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Introducing nafas, Air Quality Monitoring Application in Jabodetabek

Founded by Gojek’s former CMO, Piotr Jakubowski and Zulu’s CEO, Nathan Roestandy

The 2018 Asian Games in Jakarta & Palembang creates a moment of air quality as a talk among citizens and the media on a national scale. The cases of forest and land fires that have occurred several times are also categorized as incidents that have triggered this issue to become a national issue. However, the air quality issue is still insufficient for the daily conversation of the community.

Piotr Jakubowski, former CMO of Gojek, tries to bring this conversation to life through a platform. Together with Nathan Roestandy, he founded "nafas". Piotr serves as chief growth officer, while Nathan serves as chief executive officer. According to Piotr, Nathan, who was previously known as the founder of Zulu, has been researching this topic since 2016. In short, they both established nafas as a platform to help Jakarta residents and its surroundings in accessing data and educational sources regarding hyperlocal air quality.

Piotr said that this idea originated from the worsening air quality and the lack of local initiatives to describe the situation based on data. It was very bad, DKI Jakarta Governor Anies Baswedan even said that air pollution has cost Rp60 trillion loss.

Therefore, what nafas actually offers to the public? Air quality data is the answer. There are a number of basics according to Piotr that differentiate breath from other air quality platforms. First in terms of accuracy. Nafas uses its own sensors to display captured data instantly and in real-time.

Piotr said, there are several other platforms that collect data from second hand via API or use satellite data only. There are also those whose data recording is not in real-time.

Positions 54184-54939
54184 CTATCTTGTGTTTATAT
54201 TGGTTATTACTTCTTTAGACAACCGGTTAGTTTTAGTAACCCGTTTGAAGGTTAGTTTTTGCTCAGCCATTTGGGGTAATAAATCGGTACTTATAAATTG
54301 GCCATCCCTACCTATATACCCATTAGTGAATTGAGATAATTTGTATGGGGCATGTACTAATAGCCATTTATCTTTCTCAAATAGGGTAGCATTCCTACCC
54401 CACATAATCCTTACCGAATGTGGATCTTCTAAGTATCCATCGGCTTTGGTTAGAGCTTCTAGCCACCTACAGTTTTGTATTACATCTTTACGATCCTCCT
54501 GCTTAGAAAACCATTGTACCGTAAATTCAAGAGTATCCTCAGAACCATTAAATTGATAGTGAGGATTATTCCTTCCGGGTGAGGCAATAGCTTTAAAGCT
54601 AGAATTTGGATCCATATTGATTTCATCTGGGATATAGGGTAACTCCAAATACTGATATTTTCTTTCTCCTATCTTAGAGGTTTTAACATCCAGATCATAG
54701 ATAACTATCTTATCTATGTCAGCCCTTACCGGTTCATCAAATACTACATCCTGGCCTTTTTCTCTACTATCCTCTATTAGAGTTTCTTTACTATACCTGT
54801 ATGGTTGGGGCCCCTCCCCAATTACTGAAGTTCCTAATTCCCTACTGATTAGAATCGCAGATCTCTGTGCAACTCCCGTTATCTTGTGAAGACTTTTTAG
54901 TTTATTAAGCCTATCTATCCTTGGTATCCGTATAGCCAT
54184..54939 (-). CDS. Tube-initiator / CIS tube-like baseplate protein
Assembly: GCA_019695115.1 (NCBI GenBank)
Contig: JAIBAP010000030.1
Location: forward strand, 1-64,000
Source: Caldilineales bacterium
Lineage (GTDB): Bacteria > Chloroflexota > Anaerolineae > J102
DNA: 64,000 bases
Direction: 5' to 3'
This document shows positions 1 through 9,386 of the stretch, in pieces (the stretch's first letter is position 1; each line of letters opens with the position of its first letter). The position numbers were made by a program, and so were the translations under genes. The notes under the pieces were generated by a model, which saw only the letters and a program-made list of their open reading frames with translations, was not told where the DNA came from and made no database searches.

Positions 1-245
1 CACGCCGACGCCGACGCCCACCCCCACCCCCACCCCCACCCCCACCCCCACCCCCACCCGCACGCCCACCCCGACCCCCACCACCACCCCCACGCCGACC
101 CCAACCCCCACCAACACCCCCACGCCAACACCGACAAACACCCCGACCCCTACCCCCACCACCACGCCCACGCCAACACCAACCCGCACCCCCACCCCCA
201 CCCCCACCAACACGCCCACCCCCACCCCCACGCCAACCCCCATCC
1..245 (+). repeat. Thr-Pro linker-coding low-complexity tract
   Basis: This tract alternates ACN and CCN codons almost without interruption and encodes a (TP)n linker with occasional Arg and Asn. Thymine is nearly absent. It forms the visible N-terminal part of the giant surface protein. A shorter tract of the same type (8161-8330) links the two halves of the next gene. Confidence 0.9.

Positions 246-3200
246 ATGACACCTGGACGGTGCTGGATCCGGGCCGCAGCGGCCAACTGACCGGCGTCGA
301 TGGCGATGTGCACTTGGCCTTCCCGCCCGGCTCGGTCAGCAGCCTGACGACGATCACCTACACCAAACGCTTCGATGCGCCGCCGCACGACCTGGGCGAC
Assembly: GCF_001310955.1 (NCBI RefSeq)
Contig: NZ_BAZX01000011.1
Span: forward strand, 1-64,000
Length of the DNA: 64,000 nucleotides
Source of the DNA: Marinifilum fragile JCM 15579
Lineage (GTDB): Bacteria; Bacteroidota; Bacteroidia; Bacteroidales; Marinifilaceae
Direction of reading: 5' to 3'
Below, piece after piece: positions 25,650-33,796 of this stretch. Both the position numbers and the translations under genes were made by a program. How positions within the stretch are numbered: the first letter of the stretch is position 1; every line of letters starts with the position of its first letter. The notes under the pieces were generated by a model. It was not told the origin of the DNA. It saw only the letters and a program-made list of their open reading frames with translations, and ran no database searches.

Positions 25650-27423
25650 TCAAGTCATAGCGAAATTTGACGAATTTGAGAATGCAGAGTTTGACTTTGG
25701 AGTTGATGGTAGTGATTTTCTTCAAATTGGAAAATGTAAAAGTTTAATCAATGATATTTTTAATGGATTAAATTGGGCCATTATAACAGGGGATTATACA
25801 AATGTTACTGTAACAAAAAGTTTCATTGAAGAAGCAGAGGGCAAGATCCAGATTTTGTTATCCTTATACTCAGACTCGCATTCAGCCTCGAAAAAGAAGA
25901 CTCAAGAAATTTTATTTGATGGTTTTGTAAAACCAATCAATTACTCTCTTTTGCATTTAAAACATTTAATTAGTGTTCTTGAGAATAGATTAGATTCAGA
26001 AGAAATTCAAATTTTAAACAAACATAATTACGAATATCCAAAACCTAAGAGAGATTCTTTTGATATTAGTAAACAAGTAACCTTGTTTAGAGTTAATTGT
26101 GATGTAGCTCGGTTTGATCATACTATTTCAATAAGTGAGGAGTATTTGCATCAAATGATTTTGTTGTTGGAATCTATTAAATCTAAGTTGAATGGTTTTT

"It can be misleading and not beneficial to users because good data recording yesterday does not mean the current air quality is good either. Breath only displays the latest data," Piotr said.

Nafas has installed 46 sensors spread across Jabodetabek. Their sensors can update air quality data every 20 minutes. The data presented in the application are levels of Air Quality Index (AQI) and Particulate Matter (PM) 2.5.

The application also displays recommendations of activities according to the latest air conditions. With this number of sensors, Piotr claims nafas as the largest air quality data provider in Jakarta.

Bank Mandiri as one of the sponsor

Piotr didn't say nafas as a non-profit organization. The method they take to run nafas is through a sponsorship program. Specifically, nafas embraces individuals or companies with concern to ESG (environmental, social, governance) to sponsor the installation of censorship. One of the companies already become nafas' sponsor is Bank Mandiri.

Apart from helping the public to access better air quality data, nafas also offers a number of advantages. One of them is by displaying the sponsor's logo in the application as part of sponsorship branding.

"In the sponsorship plan, we have some initiatives with partners including branding sponsorship in the application, collaborative marketing activities, and access to more detailed data," Piotr added.

However, the goal that Piotr and Nathan coveted through nafas faced some challenges. Education to the community is the biggest homework. In fact, bringing the issue of air pollution dangers is like scaring people because the threat is not visible. Also, the resulting consequences shorten a person's life expectancy by up to 4.8 years.

However, since the pandemic began, Piotr assessed that people's views on air quality have changed. In addition, nafas intends to work with various types of organizations and individuals to improve education to the Indonesian people about air quality.

"The key to success is educating as many people as possible that bad air quality can affect health and how to reduce exposure to bad air as much as possible," Piotr said.

Currently, nafas is available in the Greater Jakarta area. Piotr said the plan is yet to expand the scope of his work area because he still wanted to strengthen its presence in Jabodetabek. Nafas is now accessible on the Play Store and AppStore.

Original article is in Indonesian, translated by Kristin Siagian

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